Alex, a University of Memphis student who asked to only be identified by her first name, was having a normal New Year’s Eve where she was enjoying the last night of 2012. It was her sophomore year in college, she was with her friends, and she was at a fraternity party where knew most of the members.
Around 9 p.m., a guy she was sitting near leaned over and said, “Do you want some drugs?”
She knew the guy’s name from a conversation the two were having, but that was about all she knew about him. She told him that she didn’t want his drugs and continued to drink her drink.
“People kept coming up to me afterwards and telling me how crazy I was that night,” Alex said. “I only had one drink, but I don’t remember anything that they were saying. They told me I was kissing all over them and leaving lipstick marks on their cheeks, but I don’t even remember having lipstick on.”
While she may not ever know what happened that night or who did it to her, she knows that someone put something in her drink by the one memory she can recall.
“Someone had me pinned up against a wall trying to kiss me,” she said. “But the worst thing about it was that people would walk in, see us, and walk right back out.”
One in five college-aged women will be sexually assaulted during their collegiate years, according to a Washington Post-Kaiser Family Foundation poll.
The same poll found that while the majority of students tell someone the situation occurred, only around 12 percent of the students questioned told campus officials or an authority figure about the assault. According to research by the United States Department of Justice, for every sexual assault case that is reported, around 20 percent or more go without ever being reported.
“We regularly have more people see therapists for assault than report to police,” said Vice President of Student Affairs Rosie Bingham during a panel after a campus screening of The Hunting Ground.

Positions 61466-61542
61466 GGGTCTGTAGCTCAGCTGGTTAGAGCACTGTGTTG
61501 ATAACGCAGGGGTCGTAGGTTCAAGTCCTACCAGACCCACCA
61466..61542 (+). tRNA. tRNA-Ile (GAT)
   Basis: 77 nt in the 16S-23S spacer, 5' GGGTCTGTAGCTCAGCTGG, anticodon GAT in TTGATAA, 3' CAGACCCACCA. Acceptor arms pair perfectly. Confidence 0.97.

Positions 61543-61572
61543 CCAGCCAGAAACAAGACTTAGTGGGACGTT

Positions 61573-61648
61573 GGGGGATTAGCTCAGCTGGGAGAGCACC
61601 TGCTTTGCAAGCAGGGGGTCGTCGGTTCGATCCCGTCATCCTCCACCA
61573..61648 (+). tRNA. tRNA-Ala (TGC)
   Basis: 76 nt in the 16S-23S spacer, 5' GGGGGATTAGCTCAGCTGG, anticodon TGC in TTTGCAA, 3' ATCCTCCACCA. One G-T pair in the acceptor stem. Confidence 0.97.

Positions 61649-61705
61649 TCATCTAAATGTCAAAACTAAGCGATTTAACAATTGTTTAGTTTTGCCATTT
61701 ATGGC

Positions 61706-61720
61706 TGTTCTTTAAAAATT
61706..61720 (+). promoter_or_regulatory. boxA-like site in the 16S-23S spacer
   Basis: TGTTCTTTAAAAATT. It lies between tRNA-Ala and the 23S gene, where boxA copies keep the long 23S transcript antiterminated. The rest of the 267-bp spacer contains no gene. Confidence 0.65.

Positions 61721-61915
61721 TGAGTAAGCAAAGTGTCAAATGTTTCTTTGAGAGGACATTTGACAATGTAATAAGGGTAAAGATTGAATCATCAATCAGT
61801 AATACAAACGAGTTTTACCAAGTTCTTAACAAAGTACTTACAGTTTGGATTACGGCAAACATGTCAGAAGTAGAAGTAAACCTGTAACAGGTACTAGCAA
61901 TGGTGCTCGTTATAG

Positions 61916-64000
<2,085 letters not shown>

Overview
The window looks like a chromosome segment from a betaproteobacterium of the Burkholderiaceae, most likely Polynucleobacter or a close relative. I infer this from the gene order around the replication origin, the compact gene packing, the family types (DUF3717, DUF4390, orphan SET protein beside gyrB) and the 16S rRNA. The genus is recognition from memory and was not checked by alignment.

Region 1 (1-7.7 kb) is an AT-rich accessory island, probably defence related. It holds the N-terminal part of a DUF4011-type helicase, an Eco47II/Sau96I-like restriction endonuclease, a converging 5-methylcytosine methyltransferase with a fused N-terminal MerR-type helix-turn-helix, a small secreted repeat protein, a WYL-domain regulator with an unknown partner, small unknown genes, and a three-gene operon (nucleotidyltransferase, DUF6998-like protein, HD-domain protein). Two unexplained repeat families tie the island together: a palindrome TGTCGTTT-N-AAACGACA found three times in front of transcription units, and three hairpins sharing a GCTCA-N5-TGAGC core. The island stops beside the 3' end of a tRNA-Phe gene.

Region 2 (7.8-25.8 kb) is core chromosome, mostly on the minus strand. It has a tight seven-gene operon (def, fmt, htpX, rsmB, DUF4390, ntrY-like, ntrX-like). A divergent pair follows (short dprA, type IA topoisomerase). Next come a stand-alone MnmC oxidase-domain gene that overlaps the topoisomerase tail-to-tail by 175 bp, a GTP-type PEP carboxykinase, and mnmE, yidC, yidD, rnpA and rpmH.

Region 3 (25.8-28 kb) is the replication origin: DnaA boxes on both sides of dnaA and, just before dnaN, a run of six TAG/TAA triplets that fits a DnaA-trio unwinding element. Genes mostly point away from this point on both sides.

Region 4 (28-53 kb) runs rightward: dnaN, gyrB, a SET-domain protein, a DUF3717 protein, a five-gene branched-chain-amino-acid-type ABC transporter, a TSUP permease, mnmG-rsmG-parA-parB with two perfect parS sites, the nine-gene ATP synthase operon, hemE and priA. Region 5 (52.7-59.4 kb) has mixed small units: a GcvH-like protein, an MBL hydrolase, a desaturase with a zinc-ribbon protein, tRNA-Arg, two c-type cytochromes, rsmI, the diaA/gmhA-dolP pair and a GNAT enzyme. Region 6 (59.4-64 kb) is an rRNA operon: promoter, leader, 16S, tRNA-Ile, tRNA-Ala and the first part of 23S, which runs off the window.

On the University of Memphis campus, the counseling center in Wilder Tower offers support in the form of individual therapy to deal with the trauma and can be a support through the process if someone decides to report the case. If there is an incident on campus, the center will send out a therapist to the scene if the victim so chooses.
Sexual assault is a traumatic event that the body processes as trauma and perceives as a life or death issue, according to Dr. Lisa Winborn, a staff psychologist at the counseling center. For those reasons, she says it is important for victims of sexual assault to receive help.
Winborn says the combination of students being away from home for first time, being able to drink without limitations for the first time and wanting to be accepted and it fit into a new crowd make sexual assaults so prevalent on college campuses.
Alex, who fights to forget certain aspects from that night, didn’t report her incident because she felt as though she didn’t have enough proof that something happened.
“There aren’t many people who know what happened to me,” she said. “I haven’t even told my parents because I don’t want them to think less of me.”
Thoughts like these are common among college aged sexual assault victims as reported in a 2014 Time magazine online article. In addition to not being believed and not wanting others to know about the incident, many victims do not report their assaults because their universities discourage them from doing so.